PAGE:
Although the complaint does not present a clear narrative of events underlying Faria's action, the court understands the facts asserted to be as follows. Faria and a third party, Thomas W. Lyle, Jr., own property at 192 Lovell Lake Road in Wakefield, New Hampshire. On September 22, 2014, Dugas Builders, LLC ("Dugas") filed a "Petition/Motion for Ex Parte Attachment" against Faria and Lyle in state court, seeking to perfect a mechanic's lien on the Lovell Lake Road property and to obtain a writ of attachment, pursuant to state law. See Dugas Builders, LLC v. Faria, No. 464-2014-cv-123, (N.H. Cir. Ct., 3rd Cir., Dist. Div., Ossipee). On August 11, 2015, that court issued a writ of attachment for Dugas, for recovery of a debt in the amount of $15, 320.98. On December 3, 2015, the court issued a Writ of Execution for the August 11, 2015, judgment. A levy was accomplished against the Lovell Lake Road property at the Carroll County Registry of Deeds on December 28, 2015. The state court directed the Carroll County Sheriff to collect upon the Writ of Execution and the levy.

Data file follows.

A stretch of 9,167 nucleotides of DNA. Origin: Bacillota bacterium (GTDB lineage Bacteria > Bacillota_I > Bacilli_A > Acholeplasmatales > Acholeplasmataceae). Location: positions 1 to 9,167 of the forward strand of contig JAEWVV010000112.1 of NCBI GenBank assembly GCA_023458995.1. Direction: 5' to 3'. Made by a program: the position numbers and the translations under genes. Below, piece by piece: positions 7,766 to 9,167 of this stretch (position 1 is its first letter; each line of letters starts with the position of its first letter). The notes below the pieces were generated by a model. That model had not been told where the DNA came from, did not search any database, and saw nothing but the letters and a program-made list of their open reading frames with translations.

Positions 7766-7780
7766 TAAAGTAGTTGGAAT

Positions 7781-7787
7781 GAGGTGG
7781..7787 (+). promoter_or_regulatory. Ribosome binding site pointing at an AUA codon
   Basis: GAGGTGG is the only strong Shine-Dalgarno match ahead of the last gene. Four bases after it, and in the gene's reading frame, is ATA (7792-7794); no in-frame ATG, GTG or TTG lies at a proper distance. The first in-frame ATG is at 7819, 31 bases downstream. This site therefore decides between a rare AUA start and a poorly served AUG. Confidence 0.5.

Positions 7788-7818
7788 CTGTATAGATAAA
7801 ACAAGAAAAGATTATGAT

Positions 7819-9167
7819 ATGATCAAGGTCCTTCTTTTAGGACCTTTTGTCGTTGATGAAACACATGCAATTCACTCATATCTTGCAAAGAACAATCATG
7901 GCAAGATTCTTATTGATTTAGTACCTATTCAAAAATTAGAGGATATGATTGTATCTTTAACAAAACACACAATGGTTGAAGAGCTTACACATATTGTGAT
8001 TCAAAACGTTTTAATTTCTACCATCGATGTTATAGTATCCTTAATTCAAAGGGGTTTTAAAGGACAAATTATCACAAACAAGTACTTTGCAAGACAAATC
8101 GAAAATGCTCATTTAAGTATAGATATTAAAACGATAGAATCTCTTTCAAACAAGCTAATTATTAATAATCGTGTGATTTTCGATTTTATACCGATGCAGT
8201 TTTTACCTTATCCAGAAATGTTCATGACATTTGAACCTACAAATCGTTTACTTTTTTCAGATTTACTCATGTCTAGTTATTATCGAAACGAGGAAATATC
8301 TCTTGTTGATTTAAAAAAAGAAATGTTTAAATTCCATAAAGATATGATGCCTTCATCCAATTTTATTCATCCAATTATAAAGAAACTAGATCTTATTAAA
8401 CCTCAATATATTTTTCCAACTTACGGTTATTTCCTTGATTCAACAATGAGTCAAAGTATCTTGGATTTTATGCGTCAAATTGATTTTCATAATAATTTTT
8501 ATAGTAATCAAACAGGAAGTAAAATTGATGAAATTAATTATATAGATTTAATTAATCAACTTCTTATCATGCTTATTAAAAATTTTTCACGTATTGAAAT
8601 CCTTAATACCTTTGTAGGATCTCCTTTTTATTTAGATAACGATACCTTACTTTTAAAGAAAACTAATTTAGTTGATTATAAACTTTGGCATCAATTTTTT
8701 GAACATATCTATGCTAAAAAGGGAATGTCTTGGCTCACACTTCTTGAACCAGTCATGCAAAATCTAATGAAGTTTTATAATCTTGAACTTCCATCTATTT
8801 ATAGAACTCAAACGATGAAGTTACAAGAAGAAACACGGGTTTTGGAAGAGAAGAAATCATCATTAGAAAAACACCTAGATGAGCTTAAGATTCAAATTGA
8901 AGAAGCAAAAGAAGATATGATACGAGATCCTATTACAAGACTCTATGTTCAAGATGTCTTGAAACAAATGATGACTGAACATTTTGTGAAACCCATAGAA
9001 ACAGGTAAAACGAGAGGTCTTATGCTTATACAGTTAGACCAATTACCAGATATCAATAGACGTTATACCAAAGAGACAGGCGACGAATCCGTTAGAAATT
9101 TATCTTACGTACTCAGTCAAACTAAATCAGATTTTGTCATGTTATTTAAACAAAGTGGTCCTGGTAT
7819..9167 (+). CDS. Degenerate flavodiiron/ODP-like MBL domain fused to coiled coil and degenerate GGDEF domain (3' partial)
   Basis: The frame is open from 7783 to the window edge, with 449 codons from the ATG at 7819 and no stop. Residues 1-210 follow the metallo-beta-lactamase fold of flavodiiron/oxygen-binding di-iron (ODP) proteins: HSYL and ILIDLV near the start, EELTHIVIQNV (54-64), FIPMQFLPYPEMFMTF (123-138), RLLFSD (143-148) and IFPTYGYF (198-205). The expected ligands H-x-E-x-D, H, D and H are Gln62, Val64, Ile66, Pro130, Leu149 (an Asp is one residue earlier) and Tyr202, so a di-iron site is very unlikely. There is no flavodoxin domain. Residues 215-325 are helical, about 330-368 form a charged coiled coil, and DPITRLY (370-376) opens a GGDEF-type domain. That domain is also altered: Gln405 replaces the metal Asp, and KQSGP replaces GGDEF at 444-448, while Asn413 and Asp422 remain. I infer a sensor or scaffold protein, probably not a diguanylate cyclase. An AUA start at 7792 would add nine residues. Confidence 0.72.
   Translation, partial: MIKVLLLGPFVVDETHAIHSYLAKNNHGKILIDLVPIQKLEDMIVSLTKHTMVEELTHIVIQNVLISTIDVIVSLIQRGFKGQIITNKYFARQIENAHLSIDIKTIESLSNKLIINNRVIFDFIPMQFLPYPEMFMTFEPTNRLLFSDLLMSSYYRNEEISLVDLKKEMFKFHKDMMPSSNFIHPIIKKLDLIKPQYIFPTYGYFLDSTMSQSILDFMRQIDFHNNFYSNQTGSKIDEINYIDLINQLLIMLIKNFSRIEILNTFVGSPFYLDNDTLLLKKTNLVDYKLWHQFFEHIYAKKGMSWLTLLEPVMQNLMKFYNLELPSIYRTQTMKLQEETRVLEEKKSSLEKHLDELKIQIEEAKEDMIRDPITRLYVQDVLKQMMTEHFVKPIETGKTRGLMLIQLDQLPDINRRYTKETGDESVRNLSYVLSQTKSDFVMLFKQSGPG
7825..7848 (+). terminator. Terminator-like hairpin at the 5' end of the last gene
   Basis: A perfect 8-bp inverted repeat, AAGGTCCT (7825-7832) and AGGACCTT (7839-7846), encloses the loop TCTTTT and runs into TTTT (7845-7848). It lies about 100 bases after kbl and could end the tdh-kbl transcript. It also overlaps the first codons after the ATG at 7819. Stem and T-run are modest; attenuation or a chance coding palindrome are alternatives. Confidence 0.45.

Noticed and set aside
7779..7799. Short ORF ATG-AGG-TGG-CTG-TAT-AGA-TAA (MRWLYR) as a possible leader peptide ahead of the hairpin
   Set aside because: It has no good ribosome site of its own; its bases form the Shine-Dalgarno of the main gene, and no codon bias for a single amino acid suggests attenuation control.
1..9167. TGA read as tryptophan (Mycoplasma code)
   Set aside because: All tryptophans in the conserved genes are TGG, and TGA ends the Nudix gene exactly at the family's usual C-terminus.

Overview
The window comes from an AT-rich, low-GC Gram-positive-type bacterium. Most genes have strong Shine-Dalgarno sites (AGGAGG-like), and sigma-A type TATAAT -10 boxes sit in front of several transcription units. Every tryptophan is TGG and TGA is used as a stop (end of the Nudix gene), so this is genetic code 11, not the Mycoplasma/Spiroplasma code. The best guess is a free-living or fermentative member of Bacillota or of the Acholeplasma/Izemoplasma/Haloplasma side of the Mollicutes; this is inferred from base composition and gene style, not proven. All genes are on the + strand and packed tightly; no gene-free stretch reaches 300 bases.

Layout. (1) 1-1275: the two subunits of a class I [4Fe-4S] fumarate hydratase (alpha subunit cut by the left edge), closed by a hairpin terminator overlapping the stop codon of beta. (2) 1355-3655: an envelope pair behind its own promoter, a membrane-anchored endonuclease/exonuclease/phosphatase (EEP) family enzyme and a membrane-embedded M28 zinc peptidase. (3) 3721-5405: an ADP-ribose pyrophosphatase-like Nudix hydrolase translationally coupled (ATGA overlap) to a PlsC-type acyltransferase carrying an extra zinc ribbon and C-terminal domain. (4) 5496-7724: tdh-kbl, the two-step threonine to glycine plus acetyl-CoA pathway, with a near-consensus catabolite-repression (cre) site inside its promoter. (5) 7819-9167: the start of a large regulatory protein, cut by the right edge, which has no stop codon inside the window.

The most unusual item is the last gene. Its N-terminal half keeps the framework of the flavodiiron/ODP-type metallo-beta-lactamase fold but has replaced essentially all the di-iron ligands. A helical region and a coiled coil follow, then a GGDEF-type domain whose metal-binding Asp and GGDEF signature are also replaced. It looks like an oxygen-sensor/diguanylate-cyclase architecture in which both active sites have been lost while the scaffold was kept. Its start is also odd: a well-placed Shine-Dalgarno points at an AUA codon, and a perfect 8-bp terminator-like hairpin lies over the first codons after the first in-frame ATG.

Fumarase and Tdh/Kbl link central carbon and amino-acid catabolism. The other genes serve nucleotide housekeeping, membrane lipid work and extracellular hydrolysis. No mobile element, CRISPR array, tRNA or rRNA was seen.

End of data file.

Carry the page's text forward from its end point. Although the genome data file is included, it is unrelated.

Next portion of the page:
A Sheriff's sale of the property was scheduled for February 11, 2016. Prior to that date, Faria attempted to file papers with Domenic M. Richardi, the Carroll County High Sheriff, and Lisa Scott, the Carroll County Register of Deeds. These documents included, among other things, two affidavits signed by Faria containing arguments and "evidence" that, she alleges, demonstrate that the state court judgment underlying the Writ of Execution, levy, and Sheriff's sale of the Lovell Lake Road property, were incorrect under the law, and that the judgment in favor of Dugas was based on fraudulent evidence presented to the state court. It seems Faria expected that Richardi and Scott would accept those documents, agree that the judgment was void, and stop attempts to collect on the judgment, including the Sheriff's sale. Faria also asserts that Scott was required to accept the documents under state law. Scott declined to accept the documents and advised Faria to seek relief in the court that issued the judgment.